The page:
Despite advances in the management and surgery of aneurysmal subarachnoid hemorrhage, fewer than half of the patients surviving to hospital admissions have favorable outcomes. This is due to the primary and secondary effects of the hemorrhage. Studies have shown that as many as 40% of ruptured aneurysms had preceding warning symptoms and signs. These warnings include severe headache and cranial nerve palsies, especially the third cranial nerve. Seizures, focal deficits or transient ischemic attacks are rarely warnings. Evaluation should include, in this order, computed tomography scan, lumbar puncture and angiography as indicated. Surgery on symptomatic non-ruptured aneurysms is associated with a greater than 95% chance of a very good outcome and less than 1% mortality rate.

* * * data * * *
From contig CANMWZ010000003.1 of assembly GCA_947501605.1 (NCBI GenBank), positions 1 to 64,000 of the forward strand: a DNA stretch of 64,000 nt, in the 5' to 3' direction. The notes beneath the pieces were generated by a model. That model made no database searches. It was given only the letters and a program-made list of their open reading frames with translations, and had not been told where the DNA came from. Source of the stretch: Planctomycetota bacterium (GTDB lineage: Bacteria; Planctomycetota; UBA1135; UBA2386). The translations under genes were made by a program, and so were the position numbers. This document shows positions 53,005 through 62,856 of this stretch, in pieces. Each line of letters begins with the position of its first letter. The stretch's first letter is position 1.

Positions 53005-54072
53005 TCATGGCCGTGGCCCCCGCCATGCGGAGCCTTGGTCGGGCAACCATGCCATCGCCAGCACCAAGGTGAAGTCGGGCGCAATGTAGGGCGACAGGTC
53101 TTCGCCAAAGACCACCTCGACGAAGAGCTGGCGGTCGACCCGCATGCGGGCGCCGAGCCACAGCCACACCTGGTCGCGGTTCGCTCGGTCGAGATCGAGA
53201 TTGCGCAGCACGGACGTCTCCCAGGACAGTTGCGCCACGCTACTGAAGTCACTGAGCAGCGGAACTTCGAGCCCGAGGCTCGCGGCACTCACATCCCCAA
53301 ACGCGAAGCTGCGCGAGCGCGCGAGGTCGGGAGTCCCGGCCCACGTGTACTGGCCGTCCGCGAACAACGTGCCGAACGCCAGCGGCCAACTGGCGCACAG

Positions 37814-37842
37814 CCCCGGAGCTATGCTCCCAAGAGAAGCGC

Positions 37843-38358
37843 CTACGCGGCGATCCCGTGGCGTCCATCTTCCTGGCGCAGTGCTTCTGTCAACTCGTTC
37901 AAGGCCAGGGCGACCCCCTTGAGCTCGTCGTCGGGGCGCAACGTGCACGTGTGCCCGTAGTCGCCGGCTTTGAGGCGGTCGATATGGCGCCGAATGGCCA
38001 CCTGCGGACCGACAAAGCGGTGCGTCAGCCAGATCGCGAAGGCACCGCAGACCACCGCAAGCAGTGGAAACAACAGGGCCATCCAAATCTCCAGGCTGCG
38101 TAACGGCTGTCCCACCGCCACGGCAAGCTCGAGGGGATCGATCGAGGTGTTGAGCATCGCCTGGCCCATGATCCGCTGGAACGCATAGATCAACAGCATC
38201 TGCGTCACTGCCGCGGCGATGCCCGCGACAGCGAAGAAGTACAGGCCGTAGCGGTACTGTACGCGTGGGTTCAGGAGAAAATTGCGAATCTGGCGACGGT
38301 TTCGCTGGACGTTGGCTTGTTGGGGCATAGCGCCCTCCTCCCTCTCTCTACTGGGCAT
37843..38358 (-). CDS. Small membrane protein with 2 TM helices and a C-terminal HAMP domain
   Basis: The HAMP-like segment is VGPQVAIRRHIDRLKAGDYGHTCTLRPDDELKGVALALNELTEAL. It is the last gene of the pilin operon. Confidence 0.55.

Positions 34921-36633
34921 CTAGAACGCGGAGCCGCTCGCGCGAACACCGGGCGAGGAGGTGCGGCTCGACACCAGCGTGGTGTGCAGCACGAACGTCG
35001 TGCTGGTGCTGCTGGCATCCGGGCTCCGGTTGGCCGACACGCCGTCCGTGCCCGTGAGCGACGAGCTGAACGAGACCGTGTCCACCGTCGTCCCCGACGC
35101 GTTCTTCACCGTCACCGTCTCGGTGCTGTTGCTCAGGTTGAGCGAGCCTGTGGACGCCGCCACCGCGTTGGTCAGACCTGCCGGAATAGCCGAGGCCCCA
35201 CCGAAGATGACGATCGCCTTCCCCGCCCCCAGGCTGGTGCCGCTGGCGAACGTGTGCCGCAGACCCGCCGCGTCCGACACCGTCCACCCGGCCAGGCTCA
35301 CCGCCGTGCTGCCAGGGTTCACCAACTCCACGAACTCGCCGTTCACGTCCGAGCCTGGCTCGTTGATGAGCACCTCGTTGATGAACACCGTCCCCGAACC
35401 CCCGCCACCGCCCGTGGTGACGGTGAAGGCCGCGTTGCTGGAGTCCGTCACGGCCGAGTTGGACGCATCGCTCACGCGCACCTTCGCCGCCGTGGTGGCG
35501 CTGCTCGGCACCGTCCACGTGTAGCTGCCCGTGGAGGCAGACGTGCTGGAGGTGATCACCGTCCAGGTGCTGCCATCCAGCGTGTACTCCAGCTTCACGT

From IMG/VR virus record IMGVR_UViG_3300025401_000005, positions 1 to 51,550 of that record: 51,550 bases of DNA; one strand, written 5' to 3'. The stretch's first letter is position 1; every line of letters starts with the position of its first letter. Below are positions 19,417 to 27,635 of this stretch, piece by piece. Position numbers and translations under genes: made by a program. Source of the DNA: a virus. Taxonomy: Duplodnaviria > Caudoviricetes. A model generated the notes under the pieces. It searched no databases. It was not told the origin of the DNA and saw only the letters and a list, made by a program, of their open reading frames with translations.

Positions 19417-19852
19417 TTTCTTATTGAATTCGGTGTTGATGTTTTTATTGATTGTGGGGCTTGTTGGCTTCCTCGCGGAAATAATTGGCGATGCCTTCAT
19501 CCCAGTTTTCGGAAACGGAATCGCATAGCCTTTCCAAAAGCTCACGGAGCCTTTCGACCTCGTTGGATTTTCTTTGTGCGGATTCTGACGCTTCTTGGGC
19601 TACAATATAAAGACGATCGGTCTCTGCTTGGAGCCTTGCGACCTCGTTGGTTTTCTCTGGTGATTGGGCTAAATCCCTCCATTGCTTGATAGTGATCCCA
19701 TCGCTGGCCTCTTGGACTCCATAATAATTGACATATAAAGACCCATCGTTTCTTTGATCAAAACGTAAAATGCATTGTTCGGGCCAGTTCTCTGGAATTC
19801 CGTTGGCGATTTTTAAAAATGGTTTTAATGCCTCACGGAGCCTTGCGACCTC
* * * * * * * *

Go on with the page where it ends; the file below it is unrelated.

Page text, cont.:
|Original language||English (US)|
|Number of pages||3|
|Journal||Indiana medicine : the journal of the Indiana State Medical Association|
|State||Published - Jan 1990|
ASJC Scopus subject areas